Journal of Threatened Taxa | www.threatenedtaxa.org | 26 August 2019 | 11(10): 14385–14387
Aquilaria malaccensis (Malvales: Thymelaeaceae): a new host plant record for Deudorix epijarbas cinnabarus (Lepidoptera: Lycaenidae) in Malaysia
Kah Hoo Lau 1 & Su Ping Ong 2
1,2 Forest Research Institute Malaysia (FRIM), 52109 Kepong, Selangor, Malaysia.
1 email@example.com (corresponding author), 2 firstname.lastname@example.org
Aquilaria malaccensis Lam. (Thymelaeaceae), one of the most sought-after agarwood producing species, was recently lifted to Critically Endangered (Harvey-Brown 2018) from Vulnerable (Asian Regional Workshop 1998) under the global International Union for Conservation of Nature (IUCN) Red List. This catastrophe clearly indicates that this species is in dire need of urgent attention from plant conservationists, policy makers, and enforcers. This tree can be found as an under-story species in tropical forests. The species’ natural range includes India, Myanmar, Sumatra, Peninsular Malaysia, Singapore, Borneo, and the Philippines (Tawan 2004). In 2017, close to 350,000kg of A. malaccensis derivatives and products were exported (and re-exported) from many countries including the non-range states (CITES Trade Database 2019). Essential oils derived from this tree species have been in high demand and are widely used in traditional medicines (Ding 1960; Nor Azah et al. 2008; Jayachandran et al. 2014), in the production of incense and perfumery in the Middle East (Barden et al. 2000; Chang et al. 2001). The lucrative international trade for many years had ultimately driven the genus into the list of Convention on International Trade in Endangered Species of Wild Fauna and Flora (CITES) Appendix II in 2005. Species listed under Appendix II require an export permit and a re-export certificate before any international trade can take place. Consequently, a ‘non-detriment findings’ is needed to show that an export will not be detrimental to the survival of that species in the wild.
Phenological studies on wild A. malaccensis trees in Penang Island and Perak (Peninsular Malaysia) started since 2011 and collection of aborted flowers, fruit capsules and seeds were done using 10‒20 square-framed nettings measuring 1m × 1m placed at four selected mature trees. Aborted fruits on the forest ground were randomly picked for inspection. Towards the end of the fruiting season on 23 May 2018 in Penang Island, several freshly aborted fruits were collected from the ground and upon dissection, one was seen infested with a living larva. The moth larva of Pitama hermesalis Walker was previously reported to infest A. malaccensis fruit (Ong & Lau 2016). Closer observation of the physical appearance of the larva, however, resulted in ambiguity of the identity and therefore, the larva was reared in a plastic container [outer dimensions; 13.4 (length) × 5.8 (width) × 22.0 (height) cm] in the laboratory at 26–28°C and 60–80% humidity.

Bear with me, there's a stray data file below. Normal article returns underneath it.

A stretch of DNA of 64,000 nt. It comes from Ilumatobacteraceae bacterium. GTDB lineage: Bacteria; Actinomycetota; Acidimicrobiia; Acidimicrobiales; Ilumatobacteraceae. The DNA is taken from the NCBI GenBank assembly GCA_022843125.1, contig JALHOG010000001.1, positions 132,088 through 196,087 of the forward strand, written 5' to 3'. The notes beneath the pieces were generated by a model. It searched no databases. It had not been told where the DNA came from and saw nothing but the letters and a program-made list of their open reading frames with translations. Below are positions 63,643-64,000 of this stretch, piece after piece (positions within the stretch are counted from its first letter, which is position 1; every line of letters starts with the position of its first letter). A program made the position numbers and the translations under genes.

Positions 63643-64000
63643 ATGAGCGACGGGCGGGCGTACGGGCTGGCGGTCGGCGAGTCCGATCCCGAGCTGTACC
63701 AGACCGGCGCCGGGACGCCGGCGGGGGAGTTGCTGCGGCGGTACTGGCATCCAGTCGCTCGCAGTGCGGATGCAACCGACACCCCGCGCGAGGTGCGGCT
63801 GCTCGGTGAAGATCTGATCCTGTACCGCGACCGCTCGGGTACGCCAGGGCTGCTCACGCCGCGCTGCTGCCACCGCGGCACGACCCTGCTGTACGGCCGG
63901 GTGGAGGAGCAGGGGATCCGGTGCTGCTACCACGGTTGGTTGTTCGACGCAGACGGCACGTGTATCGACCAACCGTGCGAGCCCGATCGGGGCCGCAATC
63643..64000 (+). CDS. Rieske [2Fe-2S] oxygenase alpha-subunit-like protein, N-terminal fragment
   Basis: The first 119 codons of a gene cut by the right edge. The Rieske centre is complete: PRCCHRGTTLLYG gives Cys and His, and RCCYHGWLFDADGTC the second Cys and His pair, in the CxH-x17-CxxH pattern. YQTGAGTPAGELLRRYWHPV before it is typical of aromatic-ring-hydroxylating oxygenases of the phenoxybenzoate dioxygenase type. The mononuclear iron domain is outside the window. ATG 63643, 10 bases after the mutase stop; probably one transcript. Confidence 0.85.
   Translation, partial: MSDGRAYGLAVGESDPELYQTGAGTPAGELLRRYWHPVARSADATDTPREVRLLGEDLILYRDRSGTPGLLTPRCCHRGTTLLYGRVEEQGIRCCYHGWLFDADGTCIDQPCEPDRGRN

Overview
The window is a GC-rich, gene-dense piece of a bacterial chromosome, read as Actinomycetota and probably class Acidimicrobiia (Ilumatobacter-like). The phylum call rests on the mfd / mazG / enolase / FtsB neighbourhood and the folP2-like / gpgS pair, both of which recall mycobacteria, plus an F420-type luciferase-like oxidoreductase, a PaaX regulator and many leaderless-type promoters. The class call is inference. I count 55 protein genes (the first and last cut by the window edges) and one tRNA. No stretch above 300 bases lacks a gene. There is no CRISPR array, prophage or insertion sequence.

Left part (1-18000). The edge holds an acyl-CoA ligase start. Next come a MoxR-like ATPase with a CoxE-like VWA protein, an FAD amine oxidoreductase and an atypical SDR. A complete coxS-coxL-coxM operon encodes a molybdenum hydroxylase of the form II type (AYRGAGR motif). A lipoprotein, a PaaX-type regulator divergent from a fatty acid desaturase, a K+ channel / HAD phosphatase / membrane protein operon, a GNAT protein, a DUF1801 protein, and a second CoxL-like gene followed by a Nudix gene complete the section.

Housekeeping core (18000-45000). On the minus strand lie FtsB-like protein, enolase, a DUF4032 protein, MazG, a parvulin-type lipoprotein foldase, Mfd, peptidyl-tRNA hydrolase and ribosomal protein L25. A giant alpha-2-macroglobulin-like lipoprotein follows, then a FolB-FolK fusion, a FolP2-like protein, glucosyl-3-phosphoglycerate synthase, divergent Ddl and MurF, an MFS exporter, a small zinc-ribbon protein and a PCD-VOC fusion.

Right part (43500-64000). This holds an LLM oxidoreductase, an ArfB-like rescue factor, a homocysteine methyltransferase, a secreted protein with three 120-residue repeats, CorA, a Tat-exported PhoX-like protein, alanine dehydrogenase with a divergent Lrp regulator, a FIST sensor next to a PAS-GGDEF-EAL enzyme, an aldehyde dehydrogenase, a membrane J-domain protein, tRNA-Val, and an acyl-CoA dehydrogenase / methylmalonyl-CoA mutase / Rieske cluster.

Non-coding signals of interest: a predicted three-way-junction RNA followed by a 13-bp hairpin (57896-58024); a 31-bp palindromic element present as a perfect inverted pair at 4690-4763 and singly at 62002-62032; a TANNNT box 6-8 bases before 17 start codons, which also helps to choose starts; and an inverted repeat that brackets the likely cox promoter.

The sluggish, late-instar larva (Image 1) pupated eight days later inside the fruit (Image 2) and pupation was completed in eight days. The adult was identified as a female Deudorix epijarbas cinnabarus Fruhstorfer with a wingspan of 2.7cm (Image 3). This female specimen has a dull colour on the upper side – dark brown to black while the underside is grey brown with white markings. The black lobes and tails protruding from the hindwings are used to deceive predators as they resemble the head and antennae when its wings are folded (Image 4) (Kirton 2014). Subspecies cinnabarus occurs from Singapore to southern Thailand (Kirton 2014).
Deudorix epijarbas Moore is a seed and fruit feeder. In India, Thailand and China, it has attained pest status due to its damaging habits on fruit crops such as Punica granatum (pomegranate) (Dubey et al. 1993), Litchi chinensis (lychee) (Balakrishnan et al. 2019), Dimocarpus longan (longan) (DAFF 2004) and Nephelium sp. (rambutan) (CABI 2019). In Malaysia, the host plants of D. epijarbas were Scorodocarpus borneensis (garlic nut), Aesculus indica (Indian Horse Chestnut), Panicum sp. (panicgrass) and Pinus kesiya (Khasya Pine) in addition to pomegranate and rambutan (Robinson et al. 2010). Interestingly, the larva was feeding on the leaves of P. kesiya in the records by Robinson et al. (2010). This indicated that the larva could consume other parts of the plant when the seeds or fruits are depleted or unavailable, however, more information on the life history and host plants of this cryptic butterfly are needed. The A. malaccensis fruit had aborted prematurely as a result of D. e. cinnabarus attack; however, its presence is unlikely to have any significant impact on the reproduction of A. malaccensis trees.
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